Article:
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Doody's Review ServiceReviewer: Edward Abraham, MD (University of Illinois at Chicago College of Medicine)
Description: This book deals with the surgical care of children and adults with all elbow injuries.
Purpose: The purpose is to make available to the busy orthopedist a good reference that deals extensively with the current management of elbow trauma, including sports-related injuries. These very worthy objectives are met for the most part.
Audience: The book is written for the general orthopedic surgeon and the sports medicine physician. The orthopedic resident will also benefit from this work. The editors and contributing authors are well known in the orthopedic field. Dr. Baker is a clinical assistant professor at Tulane and staff physician at the Hughston Sports Medicine Foundation in Columbus, Georgia and Dr. Plancher works for Plancher Orthopaedic Associates in New York city.
Features: Athletic and other elbow injuries are covered in 29 chapters. Some of the chapters are relatively short and deal with specific issues such as pronator syndrome and arthroscopic radial head excision. Excellent sections on elbow anatomy, surgical approaches and surgical techniques are presented. The arthroscopic treatment of ankylosis of the elbow is very well done. The text is supported by good drawings and photographs. Some chapters are better illustrated than others.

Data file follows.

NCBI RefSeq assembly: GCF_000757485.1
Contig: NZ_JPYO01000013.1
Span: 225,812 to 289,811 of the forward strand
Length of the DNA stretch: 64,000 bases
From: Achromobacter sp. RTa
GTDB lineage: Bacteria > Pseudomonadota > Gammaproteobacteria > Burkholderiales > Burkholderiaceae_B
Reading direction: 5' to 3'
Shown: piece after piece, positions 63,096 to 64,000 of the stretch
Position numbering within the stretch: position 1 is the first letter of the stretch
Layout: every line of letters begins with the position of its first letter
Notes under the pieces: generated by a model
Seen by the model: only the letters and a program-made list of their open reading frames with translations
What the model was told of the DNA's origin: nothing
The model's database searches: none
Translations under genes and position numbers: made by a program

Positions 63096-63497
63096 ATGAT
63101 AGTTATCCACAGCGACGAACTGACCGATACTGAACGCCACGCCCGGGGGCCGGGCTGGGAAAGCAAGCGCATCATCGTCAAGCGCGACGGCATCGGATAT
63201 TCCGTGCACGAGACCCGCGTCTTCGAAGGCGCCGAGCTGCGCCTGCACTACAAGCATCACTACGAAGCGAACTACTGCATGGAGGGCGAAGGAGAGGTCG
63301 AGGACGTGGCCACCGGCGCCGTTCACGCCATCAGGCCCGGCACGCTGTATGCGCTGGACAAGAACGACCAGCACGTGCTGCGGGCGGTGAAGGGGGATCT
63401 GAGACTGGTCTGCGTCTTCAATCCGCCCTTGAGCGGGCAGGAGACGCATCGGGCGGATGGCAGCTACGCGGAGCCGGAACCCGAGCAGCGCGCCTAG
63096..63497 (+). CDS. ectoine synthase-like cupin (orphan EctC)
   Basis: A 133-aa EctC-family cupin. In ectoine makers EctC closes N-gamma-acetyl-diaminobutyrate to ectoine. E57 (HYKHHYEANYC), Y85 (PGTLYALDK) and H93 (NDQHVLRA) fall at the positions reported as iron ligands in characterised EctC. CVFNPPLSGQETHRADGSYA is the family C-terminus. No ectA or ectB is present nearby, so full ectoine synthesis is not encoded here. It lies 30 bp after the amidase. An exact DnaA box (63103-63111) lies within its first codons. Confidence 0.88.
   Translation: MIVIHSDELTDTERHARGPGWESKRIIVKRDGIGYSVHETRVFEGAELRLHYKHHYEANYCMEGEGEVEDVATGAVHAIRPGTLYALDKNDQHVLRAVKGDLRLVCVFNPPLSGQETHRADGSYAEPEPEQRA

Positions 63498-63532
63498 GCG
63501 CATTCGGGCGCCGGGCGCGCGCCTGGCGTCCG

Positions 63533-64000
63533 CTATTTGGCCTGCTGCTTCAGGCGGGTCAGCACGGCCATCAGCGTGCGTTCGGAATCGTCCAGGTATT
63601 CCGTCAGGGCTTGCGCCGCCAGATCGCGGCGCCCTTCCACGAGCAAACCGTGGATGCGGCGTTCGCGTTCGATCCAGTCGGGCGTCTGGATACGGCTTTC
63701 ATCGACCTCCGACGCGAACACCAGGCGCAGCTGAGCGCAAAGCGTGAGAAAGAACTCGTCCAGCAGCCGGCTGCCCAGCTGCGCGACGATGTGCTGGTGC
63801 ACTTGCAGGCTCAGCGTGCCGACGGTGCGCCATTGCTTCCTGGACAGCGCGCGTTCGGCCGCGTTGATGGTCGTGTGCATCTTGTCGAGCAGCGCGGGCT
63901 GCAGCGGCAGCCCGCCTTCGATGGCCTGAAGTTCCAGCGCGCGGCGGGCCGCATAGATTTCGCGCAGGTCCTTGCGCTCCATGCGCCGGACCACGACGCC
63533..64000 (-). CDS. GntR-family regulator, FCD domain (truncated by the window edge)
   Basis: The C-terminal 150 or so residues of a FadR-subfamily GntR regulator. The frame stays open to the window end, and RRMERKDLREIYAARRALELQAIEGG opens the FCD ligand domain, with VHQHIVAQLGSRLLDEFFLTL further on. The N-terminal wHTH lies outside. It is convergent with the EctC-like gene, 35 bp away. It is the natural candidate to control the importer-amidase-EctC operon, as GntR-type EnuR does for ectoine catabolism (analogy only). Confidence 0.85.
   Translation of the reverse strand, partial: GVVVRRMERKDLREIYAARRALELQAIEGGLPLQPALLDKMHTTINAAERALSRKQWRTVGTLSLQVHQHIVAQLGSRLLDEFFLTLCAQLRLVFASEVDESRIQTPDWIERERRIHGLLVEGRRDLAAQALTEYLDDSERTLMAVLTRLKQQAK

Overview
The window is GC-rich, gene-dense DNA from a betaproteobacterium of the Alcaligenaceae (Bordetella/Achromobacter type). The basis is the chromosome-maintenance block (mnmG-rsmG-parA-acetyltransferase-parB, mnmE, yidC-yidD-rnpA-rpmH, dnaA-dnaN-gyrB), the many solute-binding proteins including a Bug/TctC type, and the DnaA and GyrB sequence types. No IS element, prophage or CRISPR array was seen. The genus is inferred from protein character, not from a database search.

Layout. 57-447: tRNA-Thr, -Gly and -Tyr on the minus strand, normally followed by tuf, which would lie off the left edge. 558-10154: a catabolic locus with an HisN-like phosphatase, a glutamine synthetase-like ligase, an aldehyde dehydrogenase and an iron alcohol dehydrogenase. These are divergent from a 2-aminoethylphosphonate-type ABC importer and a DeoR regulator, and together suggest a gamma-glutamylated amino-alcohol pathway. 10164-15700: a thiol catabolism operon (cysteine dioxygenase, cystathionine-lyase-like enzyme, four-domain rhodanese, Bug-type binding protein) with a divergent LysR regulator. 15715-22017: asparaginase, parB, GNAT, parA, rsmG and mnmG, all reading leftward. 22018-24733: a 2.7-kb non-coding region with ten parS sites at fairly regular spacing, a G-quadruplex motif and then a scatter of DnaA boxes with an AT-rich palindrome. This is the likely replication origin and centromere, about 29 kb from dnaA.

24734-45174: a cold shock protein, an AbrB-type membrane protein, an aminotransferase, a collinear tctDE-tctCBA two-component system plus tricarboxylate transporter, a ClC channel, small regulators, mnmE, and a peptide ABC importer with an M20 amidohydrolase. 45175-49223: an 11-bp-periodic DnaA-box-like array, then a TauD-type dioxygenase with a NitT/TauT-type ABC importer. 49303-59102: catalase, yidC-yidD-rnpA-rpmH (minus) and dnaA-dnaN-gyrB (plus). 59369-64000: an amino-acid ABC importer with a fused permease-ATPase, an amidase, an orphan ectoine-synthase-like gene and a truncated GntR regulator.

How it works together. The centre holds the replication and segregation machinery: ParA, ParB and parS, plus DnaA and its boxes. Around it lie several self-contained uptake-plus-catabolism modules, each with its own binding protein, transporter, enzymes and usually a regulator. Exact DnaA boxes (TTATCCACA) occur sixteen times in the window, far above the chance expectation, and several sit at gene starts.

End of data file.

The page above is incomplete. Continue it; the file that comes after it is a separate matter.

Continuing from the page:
Assessment: The elbow joint is relatively problem free when compared to the knee or shoulder and, as such, it has received far less attention. With the advent of newer ways to successfully treat soft tissue injuries in high profile athletes and severe elbow fractures with good outcomes, there is now a growing interest in this complex joint. Bernard F. Morrey has produced the gold standard on the elbow with his recently revised textbook, The Elbow and its Disorders, 3rd edition (W.B. Saunders, 2000). With this new book, Baker and Plancher make a valiant and noteworthy attempt to emulate Morrey's masterpiece, but theirs comes up short in some areas. For instance, in chapter 19 the authors write about the classification of Capitellum fractures but they fail to discuss treatment options. These omissions are common to first edition books and they should not detract from the importance of this work. I highly recommend it to all orthopedists caring for patients with elbow trauma. Medical science libraries need to have this book available for their readers.